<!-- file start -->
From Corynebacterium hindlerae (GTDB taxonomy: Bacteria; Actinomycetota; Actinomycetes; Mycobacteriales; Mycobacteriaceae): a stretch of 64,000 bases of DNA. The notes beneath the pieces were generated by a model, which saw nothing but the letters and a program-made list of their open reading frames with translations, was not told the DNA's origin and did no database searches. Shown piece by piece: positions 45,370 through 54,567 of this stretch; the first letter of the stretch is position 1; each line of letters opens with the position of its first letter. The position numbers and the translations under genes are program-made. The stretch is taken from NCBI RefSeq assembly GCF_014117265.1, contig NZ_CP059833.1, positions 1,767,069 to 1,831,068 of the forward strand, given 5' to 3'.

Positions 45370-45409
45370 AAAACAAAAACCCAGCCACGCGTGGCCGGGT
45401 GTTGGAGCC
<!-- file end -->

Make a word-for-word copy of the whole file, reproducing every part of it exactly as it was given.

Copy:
From Corynebacterium hindlerae (GTDB taxonomy: Bacteria; Actinomycetota; Actinomycetes; Mycobacteriales; Mycobacteriaceae): a stretch of 64,000 bases of DNA. The notes beneath the pieces were generated by a model, which saw nothing but the letters and a program-made list of their open reading frames with translations, was not told the DNA's origin and did no database searches. Shown piece by piece: positions 45,370 through 54,567 of this stretch; the first letter of the stretch is position 1; each line of letters opens with the position of its first letter. The position numbers and the translations under genes are program-made. The stretch is taken from NCBI RefSeq assembly GCF_014117265.1, contig NZ_CP059833.1, positions 1,767,069 to 1,831,068 of the forward strand, given 5' to 3'.

Positions 45370-45409
45370 AAAACAAAAACCCAGCCACGCGTGGCCGGGT
45401 GTTGGAGCC